“O, who will give me tears? Come, all ye springs,
Dwell in my head and eyes; come, clouds and rain!
My grief hath need of all the water things
That nature hath produced.”
You might well say—
“Let every vein
Suck up a river to supply mine eyes,
My weary, weeping eyes; too dry for me,
Unless they get new conduits, new supplies,
To bear them out, and with my state agree.”
But yet remember, “He hath not forsaken his people, neither hath he cut them off;” for still he says—
“Return, O wanderer, return,
And seek an injured father’s heart.”
Return! return! return! Thy Father’s bowels still move for thee. He speaks through the written oracles at this moment, saying, “How shall I give thee up, Ephraim? How shall I deliver thee, O Israel? How can I make thee as Adimah? How can I set thee as Zeboim?” My bowels are moved; my repentings are kindled together; for I will heal their backslidings, I will receive them graciously, I will love them freely, for they are mine still. As the terebinth and as the oak, whose substance is in them when they cast their leaves, even so the holy seed within the elect and called vessels of mercy, is still the substance thereof.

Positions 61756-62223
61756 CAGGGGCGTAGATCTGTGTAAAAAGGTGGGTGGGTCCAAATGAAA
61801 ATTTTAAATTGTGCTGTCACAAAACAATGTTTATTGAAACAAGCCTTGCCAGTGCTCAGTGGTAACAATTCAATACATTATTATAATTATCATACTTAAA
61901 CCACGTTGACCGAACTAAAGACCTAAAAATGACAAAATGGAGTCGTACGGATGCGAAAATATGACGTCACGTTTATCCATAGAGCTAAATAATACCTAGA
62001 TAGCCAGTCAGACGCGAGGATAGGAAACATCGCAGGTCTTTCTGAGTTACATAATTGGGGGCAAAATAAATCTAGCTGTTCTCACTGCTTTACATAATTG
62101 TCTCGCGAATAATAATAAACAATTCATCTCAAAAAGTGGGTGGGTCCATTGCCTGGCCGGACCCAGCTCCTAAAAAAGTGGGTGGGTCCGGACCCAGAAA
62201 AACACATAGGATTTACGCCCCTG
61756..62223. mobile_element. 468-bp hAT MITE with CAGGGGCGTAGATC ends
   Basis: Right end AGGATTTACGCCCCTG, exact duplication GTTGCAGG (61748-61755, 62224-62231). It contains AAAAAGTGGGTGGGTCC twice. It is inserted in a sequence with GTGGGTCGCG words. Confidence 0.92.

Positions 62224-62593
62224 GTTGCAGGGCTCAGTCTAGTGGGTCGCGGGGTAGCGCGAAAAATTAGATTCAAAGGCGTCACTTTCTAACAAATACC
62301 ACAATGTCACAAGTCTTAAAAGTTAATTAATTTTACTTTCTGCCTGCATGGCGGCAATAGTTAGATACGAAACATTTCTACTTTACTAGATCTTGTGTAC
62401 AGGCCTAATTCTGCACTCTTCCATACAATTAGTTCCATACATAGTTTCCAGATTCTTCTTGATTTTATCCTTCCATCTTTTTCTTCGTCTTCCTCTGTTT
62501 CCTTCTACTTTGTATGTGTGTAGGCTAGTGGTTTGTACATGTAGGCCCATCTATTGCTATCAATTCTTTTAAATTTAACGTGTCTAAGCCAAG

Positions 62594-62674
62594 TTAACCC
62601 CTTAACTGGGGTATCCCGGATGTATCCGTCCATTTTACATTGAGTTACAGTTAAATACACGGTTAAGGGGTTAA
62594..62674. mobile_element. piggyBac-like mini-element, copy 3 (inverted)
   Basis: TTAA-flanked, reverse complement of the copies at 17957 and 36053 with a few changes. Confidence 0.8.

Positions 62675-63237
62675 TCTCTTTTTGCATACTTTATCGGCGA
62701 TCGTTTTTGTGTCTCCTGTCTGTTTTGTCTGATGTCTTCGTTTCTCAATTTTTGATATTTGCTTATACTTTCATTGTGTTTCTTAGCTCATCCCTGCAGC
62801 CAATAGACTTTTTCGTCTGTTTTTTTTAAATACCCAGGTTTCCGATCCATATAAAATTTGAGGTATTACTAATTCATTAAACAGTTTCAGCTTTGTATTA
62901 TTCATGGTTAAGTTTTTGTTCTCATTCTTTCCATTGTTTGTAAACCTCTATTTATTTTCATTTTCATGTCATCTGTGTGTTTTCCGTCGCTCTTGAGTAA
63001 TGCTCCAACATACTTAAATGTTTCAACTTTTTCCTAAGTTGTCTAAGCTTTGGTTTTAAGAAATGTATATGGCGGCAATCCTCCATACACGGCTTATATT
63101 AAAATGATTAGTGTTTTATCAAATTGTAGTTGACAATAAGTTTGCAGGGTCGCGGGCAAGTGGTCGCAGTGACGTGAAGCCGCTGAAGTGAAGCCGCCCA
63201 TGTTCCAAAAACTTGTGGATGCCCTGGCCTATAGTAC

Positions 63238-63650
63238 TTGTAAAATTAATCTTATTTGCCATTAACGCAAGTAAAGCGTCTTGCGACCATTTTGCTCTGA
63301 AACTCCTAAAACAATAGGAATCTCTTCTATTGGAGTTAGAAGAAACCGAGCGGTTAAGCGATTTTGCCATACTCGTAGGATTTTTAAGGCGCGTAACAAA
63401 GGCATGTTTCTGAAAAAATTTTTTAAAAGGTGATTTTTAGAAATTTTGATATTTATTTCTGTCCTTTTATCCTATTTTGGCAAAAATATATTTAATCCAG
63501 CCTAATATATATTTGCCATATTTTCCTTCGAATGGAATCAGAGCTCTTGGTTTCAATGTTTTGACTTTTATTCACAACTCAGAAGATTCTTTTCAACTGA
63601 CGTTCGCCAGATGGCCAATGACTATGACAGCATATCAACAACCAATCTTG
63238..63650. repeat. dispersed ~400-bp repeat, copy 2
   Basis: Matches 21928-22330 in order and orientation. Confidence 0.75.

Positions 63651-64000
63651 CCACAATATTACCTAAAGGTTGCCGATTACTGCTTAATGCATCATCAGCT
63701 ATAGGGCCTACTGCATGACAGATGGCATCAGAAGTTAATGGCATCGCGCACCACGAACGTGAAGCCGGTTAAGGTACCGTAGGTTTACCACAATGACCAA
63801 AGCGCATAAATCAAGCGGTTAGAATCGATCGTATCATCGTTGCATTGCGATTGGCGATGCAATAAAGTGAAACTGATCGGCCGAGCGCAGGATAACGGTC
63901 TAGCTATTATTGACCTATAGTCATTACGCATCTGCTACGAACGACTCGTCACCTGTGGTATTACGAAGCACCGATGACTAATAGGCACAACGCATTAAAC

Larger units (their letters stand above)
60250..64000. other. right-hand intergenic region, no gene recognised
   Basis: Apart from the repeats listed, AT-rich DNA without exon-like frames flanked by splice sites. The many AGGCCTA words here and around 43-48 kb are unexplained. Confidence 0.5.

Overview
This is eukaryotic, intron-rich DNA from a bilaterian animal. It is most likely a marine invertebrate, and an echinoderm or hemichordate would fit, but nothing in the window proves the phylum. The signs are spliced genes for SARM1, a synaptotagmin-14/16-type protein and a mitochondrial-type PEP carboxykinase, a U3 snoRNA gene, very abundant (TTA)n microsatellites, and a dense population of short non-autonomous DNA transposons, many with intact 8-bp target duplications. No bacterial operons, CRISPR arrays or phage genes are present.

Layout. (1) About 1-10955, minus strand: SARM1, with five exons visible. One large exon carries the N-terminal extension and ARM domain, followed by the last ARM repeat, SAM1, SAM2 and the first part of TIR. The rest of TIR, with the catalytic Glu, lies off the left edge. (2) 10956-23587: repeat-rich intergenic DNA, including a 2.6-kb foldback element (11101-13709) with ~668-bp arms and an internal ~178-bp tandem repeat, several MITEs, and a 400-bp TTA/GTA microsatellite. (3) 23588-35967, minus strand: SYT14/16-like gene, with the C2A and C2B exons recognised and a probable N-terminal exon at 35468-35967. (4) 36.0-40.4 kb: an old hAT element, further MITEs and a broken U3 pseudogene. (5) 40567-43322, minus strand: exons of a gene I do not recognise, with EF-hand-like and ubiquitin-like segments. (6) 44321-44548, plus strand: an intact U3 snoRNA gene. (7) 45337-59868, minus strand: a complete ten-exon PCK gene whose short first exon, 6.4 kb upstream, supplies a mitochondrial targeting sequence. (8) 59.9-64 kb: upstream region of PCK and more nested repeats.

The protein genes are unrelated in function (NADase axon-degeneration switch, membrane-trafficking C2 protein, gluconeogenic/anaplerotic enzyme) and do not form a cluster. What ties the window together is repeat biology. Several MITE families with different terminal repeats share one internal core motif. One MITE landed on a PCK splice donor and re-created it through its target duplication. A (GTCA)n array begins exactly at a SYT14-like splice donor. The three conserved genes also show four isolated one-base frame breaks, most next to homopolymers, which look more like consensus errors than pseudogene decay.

And now, what have I to say to some of you that live in black sin, and yet excuse yourselves on account of the recorded falls of God’s people? Sir, know this! Inasmuch as you do this, you wrest the Scriptures to your own destruction. If one man has taken poison, and there has been a physician by his side so skillful that he has saved his life by a heavenly antidote, is that any reason why thou, who hast no physician and no antidote, should yet think that the poison will not kill thee? Why, man, the sin that does not damn a Christian, because Christ washes him in his blood, will damn you. Said Brookes—and I will repeat his words and have done—“He that believeth and is baptized shall be saved, said the apostle, be his sins never so many; but he that believeth not shall be damned, be his sins never so few. Truly your sins may be little; but you are lost for them without Christ. Your sins may be great; but if Christ shall pardon them, then you shall be saved. The one question, then, I have to ask of thee, is—Hast thou Christ? For if thou hast not, then thou hast not the holy seed; thou art a dead tree, and in due time thou shalt be tinder for hell. Thou art a rotten-hearted tree, all touch-wood, ready to be broken in pieces; eaten by the worms of lust; and ah! when the fire shall take hold of thee, what a blazing and a burning! O! that thou hadst life! O! that God would give it to thee! O! that thou wouldst now repent! O! that thou wouldst cast thyself on Jesus! O! that thou wouldst turn to him with full purpose of heart! For then, remember, thou wouldst be saved—saved now, and saved for ever; for “the holy seed” would be “the substance thereof.”